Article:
17. The only job I've held outside the ivory tower was at Victoria's Secret.
18. I talk to my experiments.
19. I tried to run away from home once, but had to come back because I lived in a fenced compound guarded by men with guns and I didn't think I could swim to Bahrain.
20. I dream in color.

Holy moly, that was not easy!
Ok, I'm going to tag [livejournal.com profile] carrie, [livejournal.com profile] dawnk22 and [livejournal.com profile] rhubelerosko because they're among the newest additions to my friends list.

Hey, saves me the trouble of reading archives, right?
No obligation, ladies. Really.

28

Apr. 14th, 2005 03:29 pm
bronwynrh: (Default)
In honor of my inching just *that much* closer to 30, I'm taking the day off tomorrow.

I plan to sleep well past 6:30 tomorrow morning. Beyond that, I have no big plans. You guys may want to send in your tax returns, if you haven't already :)

I hope to get out of the house and I hope to get out of town, at least a little ways.
I plan to bake a bundt cake. Chocolate, with chocolate icing.
Because I am me.

If I'd been thinking clearly, I'd have picked up some pork chops at the store last week for my traditional childhood birthday dinner - pork chops and noodles with cream of mushroom gravy. When we lived overseas, we got our pork in flash-frozen format from the "white meat" store on the compound. So not only was it a special tradition, it was subversive. Then the gubmint forced the company to shut it down and Bronwyn's birthday tradition was quashed. Sadness.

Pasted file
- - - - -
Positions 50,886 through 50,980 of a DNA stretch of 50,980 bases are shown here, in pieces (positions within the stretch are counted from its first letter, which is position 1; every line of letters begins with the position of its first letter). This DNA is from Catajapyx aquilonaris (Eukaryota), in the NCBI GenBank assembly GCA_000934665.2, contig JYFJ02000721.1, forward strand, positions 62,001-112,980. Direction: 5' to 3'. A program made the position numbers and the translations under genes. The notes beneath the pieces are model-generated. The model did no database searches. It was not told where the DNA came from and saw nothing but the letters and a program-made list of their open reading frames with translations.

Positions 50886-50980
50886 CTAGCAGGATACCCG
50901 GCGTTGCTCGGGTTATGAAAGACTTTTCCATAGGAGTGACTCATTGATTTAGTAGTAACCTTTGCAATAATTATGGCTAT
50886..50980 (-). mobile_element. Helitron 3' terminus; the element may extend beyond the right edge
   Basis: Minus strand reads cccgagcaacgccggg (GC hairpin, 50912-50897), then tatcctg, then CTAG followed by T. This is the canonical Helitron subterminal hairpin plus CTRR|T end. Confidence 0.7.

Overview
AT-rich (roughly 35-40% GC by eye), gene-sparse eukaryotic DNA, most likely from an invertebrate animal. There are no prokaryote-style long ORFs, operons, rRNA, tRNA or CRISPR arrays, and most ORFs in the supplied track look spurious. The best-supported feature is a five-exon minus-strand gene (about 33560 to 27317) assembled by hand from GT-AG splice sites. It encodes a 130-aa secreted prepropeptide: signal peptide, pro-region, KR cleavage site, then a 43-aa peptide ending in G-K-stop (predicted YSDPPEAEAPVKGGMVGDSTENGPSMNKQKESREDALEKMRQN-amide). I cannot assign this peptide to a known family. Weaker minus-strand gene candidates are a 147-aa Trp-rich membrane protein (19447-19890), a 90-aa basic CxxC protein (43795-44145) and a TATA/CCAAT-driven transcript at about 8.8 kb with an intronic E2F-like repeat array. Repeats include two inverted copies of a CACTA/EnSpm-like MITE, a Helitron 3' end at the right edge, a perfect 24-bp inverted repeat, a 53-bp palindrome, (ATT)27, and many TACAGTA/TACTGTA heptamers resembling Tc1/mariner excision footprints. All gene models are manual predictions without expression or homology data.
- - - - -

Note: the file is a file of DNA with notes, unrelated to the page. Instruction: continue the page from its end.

Last week I spotted a reflection of myself in the glass panel of a door. I thought I looked my age and wasn't sure how I felt about it. I don't think I care all that much, except when I remember that when mom was my age, I was five already. Damn, I think, I'd better get on the ball.

Cart. Horse.
No, wait.
Horse. Cart.

So here's to another year gone by, goals not yet met. And here's to another year to pursue those goals and to enjoy and explore the wonder that is my love. Happy birthday, me.
bronwynrh: (Default)
Back on March 20, I said something about how I hated to hear people spout ignorant crap as if it were fact and then launch themselves into foolhardy diatribes. My advice to those people was this:

Stop. Think. THEN speak.

Better yet. . . Stop. LEARN. Think. Speak.

This has not changed one bit, and the people I told you about yesterday are prima facie examples of why this is legitimate advice.

The couple in the parking lot judged my mother by the car she drove. My mom had seen them in the store, had seen other people in the store and had thought little of the differences between them. Why? Because she believes in the rights of everyone to be and do unto themselves. Not so this couple, apparently. All was pleasantness inside, but once they saw her next to her vehicle, they judged her and decided to berate her.

What were the results of this encounter?

The worst result is that stereotypes were reinforced. The two children who witnessed this learned from their parents that it is ok to judge someone by their appearances alone.

I find that absolutely tragic.